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Lagos vs commercial motorcyclists: And the winner is … 



Seized motorcycles being transported to task force office, Oshodi

Lagos State Government doesn’t appear to be winning the war against the recalcitrant commercial motorcyclists popularly called Okada, despite the daily onslaught on their activities by law enforcement agencies.

On daily basis, hundreds of the motorcycles are allegedly confiscated by Task Force and other security personnel assigned for the purpose. But what still looks like an unresolved riddle is how the motorcycles still populate Lagos roads.

Recall that on Tuesday, January 27, 2020, the state government announced a restriction on Okada, tricycles, and, by extension, bike-hailing services, which took effect from February 1. Out of 20 Local Councils and the 37 Local Council Development Areas, the ban affected six — Surulere, Lagos Mainland, Lagos Island, Ikeja, Eti Osa and Apapa.


With a combined population of 6.8 million, these six areas account for 28 per cent of the population of Lagos. These six areas are also the commercial centres of Lagos, with thousands of big businesses offering high-quality jobs in Ikoyi, Marina, Ikeja and Victoria Island.

The state government claimed it had genuine reasons to impose the ban. The principal concern was safety. Citing records over the last decade, the Permanent Secretary, Ministry of Transportation, Dr. Taiwo Salaam said motorcycles killed over 11,000 people in the state between 2011 and 2019. The Commissioner for Transport, Dr. Frederic Oladeinde, said at least 600 deaths between 2018 and 2019 are attributable to motorcycles.

Security was another issue raised. It was learnt that in the last few years, Lagos had witnessed an influx of informal Okada riders from other states and even neighbouring countries.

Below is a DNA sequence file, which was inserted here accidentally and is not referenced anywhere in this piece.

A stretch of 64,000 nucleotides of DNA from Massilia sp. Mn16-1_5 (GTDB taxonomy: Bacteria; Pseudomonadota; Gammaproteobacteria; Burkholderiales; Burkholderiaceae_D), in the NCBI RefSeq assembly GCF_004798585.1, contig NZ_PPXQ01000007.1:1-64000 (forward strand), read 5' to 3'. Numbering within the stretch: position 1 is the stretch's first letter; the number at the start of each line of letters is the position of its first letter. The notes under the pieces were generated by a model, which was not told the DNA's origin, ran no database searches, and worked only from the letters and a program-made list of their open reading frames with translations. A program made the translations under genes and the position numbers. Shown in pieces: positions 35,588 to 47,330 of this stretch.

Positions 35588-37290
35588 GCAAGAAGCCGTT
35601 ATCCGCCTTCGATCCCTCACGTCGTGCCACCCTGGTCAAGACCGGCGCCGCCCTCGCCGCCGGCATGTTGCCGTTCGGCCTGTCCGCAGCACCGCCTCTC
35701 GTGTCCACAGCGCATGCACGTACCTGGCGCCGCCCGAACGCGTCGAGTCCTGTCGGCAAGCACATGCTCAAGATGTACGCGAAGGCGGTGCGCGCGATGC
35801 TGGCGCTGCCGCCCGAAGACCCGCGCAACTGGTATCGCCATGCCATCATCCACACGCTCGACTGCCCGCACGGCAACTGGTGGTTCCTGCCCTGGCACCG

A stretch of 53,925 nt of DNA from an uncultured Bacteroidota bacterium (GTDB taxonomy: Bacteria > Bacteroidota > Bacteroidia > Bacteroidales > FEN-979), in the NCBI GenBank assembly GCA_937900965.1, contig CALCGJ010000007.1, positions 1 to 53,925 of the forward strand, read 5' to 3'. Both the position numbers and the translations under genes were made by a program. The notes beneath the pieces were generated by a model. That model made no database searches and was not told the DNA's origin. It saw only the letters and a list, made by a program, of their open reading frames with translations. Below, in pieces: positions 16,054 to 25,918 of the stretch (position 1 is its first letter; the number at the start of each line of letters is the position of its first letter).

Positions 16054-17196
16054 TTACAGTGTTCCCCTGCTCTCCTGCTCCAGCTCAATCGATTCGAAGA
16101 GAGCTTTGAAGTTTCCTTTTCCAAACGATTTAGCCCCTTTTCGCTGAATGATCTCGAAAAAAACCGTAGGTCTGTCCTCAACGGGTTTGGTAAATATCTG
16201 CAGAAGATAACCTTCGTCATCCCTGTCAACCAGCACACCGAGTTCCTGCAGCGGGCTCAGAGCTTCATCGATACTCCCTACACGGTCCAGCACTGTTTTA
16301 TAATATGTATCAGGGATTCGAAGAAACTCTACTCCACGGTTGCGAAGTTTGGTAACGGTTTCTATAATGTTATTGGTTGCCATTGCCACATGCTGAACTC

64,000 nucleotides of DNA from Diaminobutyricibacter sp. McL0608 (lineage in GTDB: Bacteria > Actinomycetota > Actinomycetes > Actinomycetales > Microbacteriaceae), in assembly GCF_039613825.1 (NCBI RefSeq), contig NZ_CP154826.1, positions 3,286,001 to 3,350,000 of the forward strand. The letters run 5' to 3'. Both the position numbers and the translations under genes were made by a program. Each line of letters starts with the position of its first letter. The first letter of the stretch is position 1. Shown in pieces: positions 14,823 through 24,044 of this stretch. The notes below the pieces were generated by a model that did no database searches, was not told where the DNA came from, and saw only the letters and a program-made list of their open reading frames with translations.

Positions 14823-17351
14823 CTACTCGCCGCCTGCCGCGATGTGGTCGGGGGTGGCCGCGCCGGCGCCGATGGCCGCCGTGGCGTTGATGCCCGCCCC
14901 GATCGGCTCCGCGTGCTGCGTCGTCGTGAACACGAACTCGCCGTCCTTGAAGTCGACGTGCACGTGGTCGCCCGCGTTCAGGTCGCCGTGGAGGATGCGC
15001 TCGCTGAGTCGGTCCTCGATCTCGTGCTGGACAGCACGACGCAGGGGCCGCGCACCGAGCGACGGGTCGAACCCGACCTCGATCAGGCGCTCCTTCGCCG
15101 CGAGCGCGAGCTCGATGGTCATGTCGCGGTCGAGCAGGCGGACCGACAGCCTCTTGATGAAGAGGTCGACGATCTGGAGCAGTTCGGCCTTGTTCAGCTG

But 14 months after the law took off; the motorcycles are back to base. Currently, it is business as usual as the Okada riders have taken over every part of the state.

The Guardian observed that the Okada riders have taken over the Agege motor road, constituting traffic threat to other road users. The Ikeja-along section of the highway is the worst hit, especially at night as the riders are fond of blocking a section of the road while scampering for passengers.

Though the popular Oshodi bus stop has a fewer number of riders operating from that flank, discreet investigation revealed that 98 per cent of motorcyclists operating from the bus stop are uniformed men-comprising mobile policemen and soldiers, among others, while the task force personnel look the other way.


Despite the onslaught on activities of the motorcyclists at the Toyota bus stop, Oshodi-Apapa Expressway a fortnight ago, the riders, majority of who are northerners have returned in their large number. The Guardian observed they always ride against traffic while conveying their passengers to Mile 2, Ijesha and other parts of the axis.

It was learnt that the story is the same in other parts of the state, as it appears the task force and other law enforcement agencies have given up on them.